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Baja California Farmworkers To Meet With Officials After Violent Clash


Some Baja California farmworkers are still on strike despite a 15 percent wage increase offered by growers.

Driscoll's Responds

Driscoll's, a fresh berry supplier based in Watsonville, released this statement on Wednesday regarding the continued labor strife in Baja California. Here is the full statement:

"We are disturbed by the recent violence in San Quintin and in no way condone these actions. We urge government officials as well as protesters to maintain a productive dialogue, and to work together to resolve differences in a peaceful manner.

"We cannot stress enough that Driscoll's prioritizes and supports the rights and safety of those workers and their families who grow and harvest our berries, even though they're not employed by Driscoll's.

"We are proud that BerryMex, one of our most trusted growers and largest produce employers in Baja, proactively provided its workers among the highest wages and earning potential in the region, combined with some of the region's best housing options and access to unique medical programs.

"Current media reports, as well as statements shared on social media channels regarding worker conditions are categorically false and inaccurate. We believe in fair and responsible coverage of the facts, and urge people to review BerryMex's updates which are posted here:

"We urge protesters to end the physical intimidation of our growers' employees and allow these workers access to the fields, so that they are able to provide for their families and rebuild their local community."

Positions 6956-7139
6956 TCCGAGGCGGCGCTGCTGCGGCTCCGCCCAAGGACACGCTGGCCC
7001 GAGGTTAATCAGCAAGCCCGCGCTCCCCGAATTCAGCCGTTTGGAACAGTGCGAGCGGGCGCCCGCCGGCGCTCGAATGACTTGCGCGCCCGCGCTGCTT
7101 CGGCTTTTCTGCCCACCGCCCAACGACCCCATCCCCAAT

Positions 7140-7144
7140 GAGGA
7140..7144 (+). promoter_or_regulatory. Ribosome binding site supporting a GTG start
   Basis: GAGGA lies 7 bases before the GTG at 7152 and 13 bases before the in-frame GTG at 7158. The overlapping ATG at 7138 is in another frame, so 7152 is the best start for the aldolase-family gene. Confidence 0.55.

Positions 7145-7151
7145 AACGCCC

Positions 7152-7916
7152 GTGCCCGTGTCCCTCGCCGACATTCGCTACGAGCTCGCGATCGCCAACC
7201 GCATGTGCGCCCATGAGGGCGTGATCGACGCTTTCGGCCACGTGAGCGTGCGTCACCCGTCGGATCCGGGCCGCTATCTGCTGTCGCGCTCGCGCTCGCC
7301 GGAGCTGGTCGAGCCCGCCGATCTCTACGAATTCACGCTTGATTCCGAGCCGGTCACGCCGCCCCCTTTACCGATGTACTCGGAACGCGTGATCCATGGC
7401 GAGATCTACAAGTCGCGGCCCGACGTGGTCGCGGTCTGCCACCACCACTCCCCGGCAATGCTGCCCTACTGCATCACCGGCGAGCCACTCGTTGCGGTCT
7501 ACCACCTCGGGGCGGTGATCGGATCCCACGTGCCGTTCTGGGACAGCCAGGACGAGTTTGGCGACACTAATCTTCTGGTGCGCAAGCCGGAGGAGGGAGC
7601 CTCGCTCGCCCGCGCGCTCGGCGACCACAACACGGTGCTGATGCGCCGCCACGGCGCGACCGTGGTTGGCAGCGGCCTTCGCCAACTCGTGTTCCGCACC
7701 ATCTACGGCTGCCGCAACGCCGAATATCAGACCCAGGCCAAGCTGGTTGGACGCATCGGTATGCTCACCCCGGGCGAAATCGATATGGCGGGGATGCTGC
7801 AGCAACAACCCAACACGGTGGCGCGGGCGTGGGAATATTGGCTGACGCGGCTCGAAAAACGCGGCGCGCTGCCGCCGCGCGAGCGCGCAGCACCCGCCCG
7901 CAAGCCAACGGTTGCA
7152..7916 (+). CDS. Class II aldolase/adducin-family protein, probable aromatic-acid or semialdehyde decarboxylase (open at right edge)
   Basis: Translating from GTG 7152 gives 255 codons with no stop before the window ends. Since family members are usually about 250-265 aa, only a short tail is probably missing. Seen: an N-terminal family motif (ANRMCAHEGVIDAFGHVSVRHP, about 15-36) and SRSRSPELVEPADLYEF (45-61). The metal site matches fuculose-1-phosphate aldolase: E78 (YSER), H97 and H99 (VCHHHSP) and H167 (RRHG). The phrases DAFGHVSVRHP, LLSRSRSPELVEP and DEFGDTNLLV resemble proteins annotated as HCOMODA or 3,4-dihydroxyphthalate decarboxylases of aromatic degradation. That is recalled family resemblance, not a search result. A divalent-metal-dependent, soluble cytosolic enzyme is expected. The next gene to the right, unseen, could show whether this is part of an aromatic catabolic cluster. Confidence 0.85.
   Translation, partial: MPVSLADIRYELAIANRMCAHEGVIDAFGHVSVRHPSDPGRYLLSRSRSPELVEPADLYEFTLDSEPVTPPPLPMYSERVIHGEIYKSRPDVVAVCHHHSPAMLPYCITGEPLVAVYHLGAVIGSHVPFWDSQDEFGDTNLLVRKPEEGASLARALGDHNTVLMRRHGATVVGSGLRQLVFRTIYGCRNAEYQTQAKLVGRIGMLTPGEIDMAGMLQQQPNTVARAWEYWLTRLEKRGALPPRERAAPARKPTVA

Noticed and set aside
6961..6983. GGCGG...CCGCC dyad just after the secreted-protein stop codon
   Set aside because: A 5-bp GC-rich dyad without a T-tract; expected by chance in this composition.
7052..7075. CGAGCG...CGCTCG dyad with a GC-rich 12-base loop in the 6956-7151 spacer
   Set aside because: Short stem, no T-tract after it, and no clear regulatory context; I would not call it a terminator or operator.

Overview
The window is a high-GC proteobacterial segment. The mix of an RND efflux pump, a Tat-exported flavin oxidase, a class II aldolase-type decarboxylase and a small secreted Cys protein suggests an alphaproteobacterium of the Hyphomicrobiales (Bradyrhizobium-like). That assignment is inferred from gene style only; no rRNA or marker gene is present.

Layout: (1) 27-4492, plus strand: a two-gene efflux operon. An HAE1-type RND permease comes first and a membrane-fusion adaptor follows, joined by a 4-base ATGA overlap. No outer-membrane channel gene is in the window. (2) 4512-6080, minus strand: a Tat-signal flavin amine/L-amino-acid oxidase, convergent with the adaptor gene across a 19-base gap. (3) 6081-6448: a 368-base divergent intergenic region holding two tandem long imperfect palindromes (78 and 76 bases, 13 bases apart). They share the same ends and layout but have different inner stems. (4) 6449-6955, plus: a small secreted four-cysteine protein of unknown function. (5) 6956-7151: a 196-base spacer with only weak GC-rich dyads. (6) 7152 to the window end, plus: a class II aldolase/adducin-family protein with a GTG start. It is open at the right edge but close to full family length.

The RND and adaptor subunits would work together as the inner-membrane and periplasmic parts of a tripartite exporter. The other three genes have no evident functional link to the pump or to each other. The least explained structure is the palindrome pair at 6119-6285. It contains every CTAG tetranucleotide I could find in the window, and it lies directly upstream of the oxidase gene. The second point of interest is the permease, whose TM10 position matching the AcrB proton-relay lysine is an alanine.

Baja California farmworkers plan to meet with the state’s lieutenant governor and other officials Wednesday to continue demanding higher wages after a violent clash with police this weekend.

The negotiations began in March as a result of a large strike that slashed production of berries, cucumbers and tomatoes sold in San Diego and other U.S. cities. Growers offered farmworkers a 15 percent increase in their daily wages, which average around 120 pesos, or $8. Hundreds of farmworkers accepted the offer and went back to work. But some are still demanding 200 pesos, or about $13 a day.

The workers were supposed to meet with government officials last Friday. The meeting was canceled and then rescheduled, prompting protesters to gather on a street near the town of Vicente Guerrero on Saturday morning. They stopped farmworkers on their way to work and asked them to join the strike. Police arrived in response to calls from growers, according to local media reports. Those reports say farmworkers threw rocks and set police cars on fire, while police used rubber bullets and tear gas against them.

Videos uploaded to YouTube showed farmworkers with bloody wounds on their heads, backs and stomachs that they claimed were caused by police. The men in one video alleged that the police entered their home and attacked them after the protest.

Protesters said they are considering organizing another protest if negotiations don’t go as planned. Growers have said they can't afford to collectively increase wages any further.

The value of agricultural production in San Quintin is around $450 million a year, roughly half of the total in Baja California, according to the state government. The majority of the region's crops are shipped to the United States. BerryMex, one of the biggest growers in San Quintin, is one of the main suppliers for the well-known berry brand Driscoll's.

Government and industry officials say the damage to crops earlier this spring amounted to tens of millions of dollars.

CORRECTION: An earlier version of this story incorrectly said that Driscoll's owns BerryMex. BerryMex is one of Driscoll's suppliers.

Policias disparan a Jornaleros

The YouTube video shows wounds that farmworkers say were caused by police officers.


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